Philosophy professor’s lawsuit against university for addressing trans students reinstated


The United States Court of Appeals for the Sixth Circuit overturned an earlier dismissal of a lawsuit brought by a professor of philosophy against his employer, Shawnee State University, for violating his rights of first and second. fourteenth amendment.

Nicolas meriwether

Philosophy teacher Nicholas Meriwether had sued the school, claiming it violated his freedom of speech, his freedom of religion and his due process rights when he sanctioned him for alleged ill-treatment at the school. against a transgender student in one of his classes. The student, a trans woman, had asked Dr. Meriwether to refer to her using feminine pronouns and titles. Dr Meriwether, an evangelical Christian, refused, saying it was forbidden by his religion. Dr Meriwether also declined his dean’s compromise suggestion to stop using headings and pronouns to address his students.

The lower court dismissed the case. Now the Federal Court of Appeal has overturned the dismissal, allowing the case to continue.

The lower court had said that “universities can sanction professors whose teaching attitudes and teaching methods do not conform to institutional standards” and that “although public universities cannot force professors to approve or avoid specific points of view, the First Amendment does not prohibit a public university from requiring that its professors treat each other and their students with civility. In contrast, the Federal Court rejected the idea that the rhetoric involved in addressing students by gender was merely a formal administrative matter, arguing instead that this rhetoric – and its regulation by the university – advances substantial views on a matter of public interest. The court writes:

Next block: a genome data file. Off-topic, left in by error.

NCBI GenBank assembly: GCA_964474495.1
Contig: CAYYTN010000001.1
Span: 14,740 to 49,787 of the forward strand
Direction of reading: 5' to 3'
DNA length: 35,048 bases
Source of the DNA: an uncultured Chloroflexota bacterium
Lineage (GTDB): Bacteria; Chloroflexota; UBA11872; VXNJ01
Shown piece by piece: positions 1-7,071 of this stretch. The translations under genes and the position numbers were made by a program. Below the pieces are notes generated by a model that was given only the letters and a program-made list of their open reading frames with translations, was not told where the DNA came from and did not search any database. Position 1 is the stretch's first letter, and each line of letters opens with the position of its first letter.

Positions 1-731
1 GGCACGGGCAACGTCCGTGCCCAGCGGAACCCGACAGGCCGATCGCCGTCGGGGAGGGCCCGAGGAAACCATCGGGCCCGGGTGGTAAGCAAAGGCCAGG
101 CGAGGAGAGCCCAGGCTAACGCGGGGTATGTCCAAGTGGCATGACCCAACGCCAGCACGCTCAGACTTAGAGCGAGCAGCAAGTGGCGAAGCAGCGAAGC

The need for free exchange of ideas in the college classroom is different from that of other public workplaces. And the classroom speech of a professor to his students is anything but the speech of an ordinary government employee. In fact, in the college classroom, there are three interests at stake (all supporting robust speech protection): (1) the interest of students in receiving an informed opinion, (2) the professor’s right to disseminate his or her own opinion, and (3) the public interest to expose our future leaders to different points of view. See Lane v. Franks, 573 US 228, 236 (2014); Sweezy, US 354-250 (plurality notice). Because the First Amendment “must always be applied” in the light of the particular characteristics of the. . . environment ‘in the particular case’, Healy, 408 US to 180 (modified in original) (citing Tinker, 393 US to 506), public universities are not licensed to act as thought police in the classroom. They cannot force professors to avoid controversial views altogether out of respect for state-imposed orthodoxy. Otherwise, our public universities could turn the next generation of leaders into “closed-loop recipients of what the state chooses to communicate.” Tinker, 393 US at 511. Thus, “what constitutes a matter of public interest and what raises problems of academic freedom are essentially of the same nature”. Dambrot, 55 F.3d at 1188.

Of course, some classroom speeches do not fall under the exception: a university could, for example, require teachers to call up lists at the start of the class, and this type of non-ideological ministerial task would not be protected by the former. amendment. Shawnee State says the rule at issue is also ministerial. But as we discuss below, titles and pronouns carry a message. The university recognizes this and wants its professors to use pronouns to communicate a message: people can have a gender identity incompatible with their sex at birth. But Meriwether does not agree with this message, and he does not want to communicate it to his students. It is not a question of classroom management; it is a question of academic discourse.

In an article on the case at The Washington Post, Andrew Koppelman, professor of law (with appointments in political science and philosophy) at Northwestern University, reportedly said of the court’s reasoning:

As a hypothetical, suppose a professor thinks the honorary title “Mr.” is fine, but not for African Americans because it gives African Americans a respect he doesn’t think he deserves. I think a court would say that alone would create a hostile environment. I don’t understand why applying the wrong honorary title only to transgender students doesn’t also create a hostile environment.

You can read the full text of the court decision here.

[UPDATE: A small correction has been made to this post in light of the helpful comment, below, from Louis F. Cooper.]

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